EPR regulations will seek to move the costs of collecting and disposing of packaging waste away from local authorities to the industry producers themselves, ensuring that the ‘polluter pays’.
An SI is a form of legislation which allows an Act of Parliament to be subsequently brought into force or altered.
Named the “Packaging Waste (Data Reporting) Regulations 2022, the data reporting legislation will be introduced on 28th February 2023. It will mandate obligated packaging producers in England to begin collecting data and reporting from March 2023 (or report in January if they already have the data) so they can cover the costs of managing packaging in 2024. The data will include the type and amount of packaging that will be placed on the market by the producer.
These new regulations will now require producers with an annual turnover of £2 million instead of £1 million and who handle more than 50 tonnes of packaging each year instead of 25 tonnes, to report on the amount and type they supply. Additionally, it will also increase reporting from once, to twice per year. Smaller producers with an annual turnover of £1 million and handling more than 25 tonnes will be required to collect, but not report this data.
Producers subject to these requirements must maintain records for each data collection period and retain the data for at least 7 years through a compliance scheme.
To help you gain a better understanding of the upcoming EPR guidelines, take a look at our recent Producer Responsibilities Unwrapped article.
France’s Urban Renewable Revolution
As part of a wider programme that will see France invest in renewable energy, the country has approved legislation that will require all car parks with more than 80 spaces to be covered by solar panels.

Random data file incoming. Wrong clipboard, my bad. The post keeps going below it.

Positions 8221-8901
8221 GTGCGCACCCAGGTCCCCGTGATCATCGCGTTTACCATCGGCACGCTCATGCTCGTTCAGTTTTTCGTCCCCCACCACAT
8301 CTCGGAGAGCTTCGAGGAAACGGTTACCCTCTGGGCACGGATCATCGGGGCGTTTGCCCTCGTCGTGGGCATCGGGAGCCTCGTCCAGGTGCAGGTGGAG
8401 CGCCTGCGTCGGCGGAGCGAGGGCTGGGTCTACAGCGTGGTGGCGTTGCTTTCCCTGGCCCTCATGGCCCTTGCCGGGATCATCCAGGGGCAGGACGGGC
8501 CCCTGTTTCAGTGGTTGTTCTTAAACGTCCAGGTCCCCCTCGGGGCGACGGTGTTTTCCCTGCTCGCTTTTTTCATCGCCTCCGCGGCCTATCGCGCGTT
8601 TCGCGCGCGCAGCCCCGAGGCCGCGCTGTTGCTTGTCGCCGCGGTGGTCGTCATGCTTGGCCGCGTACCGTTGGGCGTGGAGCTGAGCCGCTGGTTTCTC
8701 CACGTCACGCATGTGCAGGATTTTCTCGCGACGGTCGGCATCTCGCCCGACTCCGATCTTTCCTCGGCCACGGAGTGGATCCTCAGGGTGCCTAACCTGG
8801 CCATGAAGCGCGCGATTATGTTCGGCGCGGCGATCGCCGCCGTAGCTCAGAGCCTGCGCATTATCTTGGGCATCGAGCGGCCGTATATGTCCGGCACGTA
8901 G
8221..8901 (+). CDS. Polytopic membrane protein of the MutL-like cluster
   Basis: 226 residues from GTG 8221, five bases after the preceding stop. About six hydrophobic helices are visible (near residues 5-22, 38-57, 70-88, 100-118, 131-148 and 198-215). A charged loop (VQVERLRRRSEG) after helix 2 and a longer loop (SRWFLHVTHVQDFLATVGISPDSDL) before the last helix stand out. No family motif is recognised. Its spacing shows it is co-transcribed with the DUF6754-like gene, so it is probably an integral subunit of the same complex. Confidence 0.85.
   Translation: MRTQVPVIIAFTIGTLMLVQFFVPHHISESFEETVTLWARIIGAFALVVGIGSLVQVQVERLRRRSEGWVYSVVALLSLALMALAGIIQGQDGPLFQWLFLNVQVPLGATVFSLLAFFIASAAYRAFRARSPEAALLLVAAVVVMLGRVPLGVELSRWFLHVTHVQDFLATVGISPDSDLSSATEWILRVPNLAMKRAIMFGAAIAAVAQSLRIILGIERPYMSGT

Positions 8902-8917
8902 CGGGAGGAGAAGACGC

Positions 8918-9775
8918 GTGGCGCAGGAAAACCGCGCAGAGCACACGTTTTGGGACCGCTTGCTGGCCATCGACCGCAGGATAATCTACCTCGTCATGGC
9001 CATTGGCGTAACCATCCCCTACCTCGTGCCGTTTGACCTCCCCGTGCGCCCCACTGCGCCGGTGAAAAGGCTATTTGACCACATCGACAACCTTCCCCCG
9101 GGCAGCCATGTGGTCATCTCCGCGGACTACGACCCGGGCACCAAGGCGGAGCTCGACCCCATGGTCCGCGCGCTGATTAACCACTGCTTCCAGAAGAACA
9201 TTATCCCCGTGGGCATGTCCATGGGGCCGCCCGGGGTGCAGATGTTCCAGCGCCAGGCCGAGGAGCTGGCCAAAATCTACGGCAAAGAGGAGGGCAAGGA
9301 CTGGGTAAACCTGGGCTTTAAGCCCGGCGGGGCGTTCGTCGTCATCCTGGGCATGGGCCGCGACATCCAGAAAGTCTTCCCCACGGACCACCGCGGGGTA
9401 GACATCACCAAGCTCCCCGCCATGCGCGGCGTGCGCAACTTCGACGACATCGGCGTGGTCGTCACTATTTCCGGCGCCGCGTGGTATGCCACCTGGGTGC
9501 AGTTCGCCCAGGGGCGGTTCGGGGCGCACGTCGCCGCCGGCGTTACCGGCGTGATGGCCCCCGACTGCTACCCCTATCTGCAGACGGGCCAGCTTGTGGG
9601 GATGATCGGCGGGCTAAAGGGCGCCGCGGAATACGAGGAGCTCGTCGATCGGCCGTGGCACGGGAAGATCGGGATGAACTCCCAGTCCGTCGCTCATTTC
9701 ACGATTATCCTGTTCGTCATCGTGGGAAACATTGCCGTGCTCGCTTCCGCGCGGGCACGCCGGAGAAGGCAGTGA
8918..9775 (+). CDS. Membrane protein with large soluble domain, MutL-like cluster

Starting on July 1, 2023, smaller car parks between 80 and 400 spaces will have five years to follow the new measures. The plan could generate up to 11 gigawatts of power for the French electricity grid, equivalent to 10 nuclear reactors, powering millions of homes.
It comes as part of President Emmanuel Macron’s large-scale plan to invest in renewable energy, which aims to multiply the amount of solar energy the country produces ten times, with the plan to double the power from land-based wind farms through the construction of around 50 new wind farms by 2050.
Additionally, there are plans to include the construction of large solar farms alongside vacant highways and railways, as well as on agricultural lands where feasible.
BIFFA States One-Fifth of Recycling is Unrecyclable
Packaging News (02/11/2022)
Waste management services, BIFFA, has used UK charity WRAP (Waste and Resource Action Programme) waste collection data from 2016 to 2020 to determine the UK’s contamination rate through the amount of non-target (recyclable items that have been placed in the wrong bin) and non-recyclable (items that either cannot be recycled or are too contaminated) materials that entered recycling facilities.
The analysis found that 2016 numbers show an average contamination rate of 13.4%, rising to 17% (one-fifth) by the end of 2020.
The data also showed that in 2020, non-target materials accounted for 6.5% of contaminated waste, meanwhile non-recyclables made up 10.4% of contaminants.
BIFFA has provided recommended steps to help prevent the contamination of materials, such as gaining a better understanding of on-pack recycling labels and different types of plastic, use recycling centres, and stopping ‘wish-cycling’.
David Heaton, business director of MRFs and PRFs at BIFFA, said: “Should the alarming trajectory we’re seeing continue, contamination rates could reach nearly one-quarter of all recycling by 2030 without legislative intervention.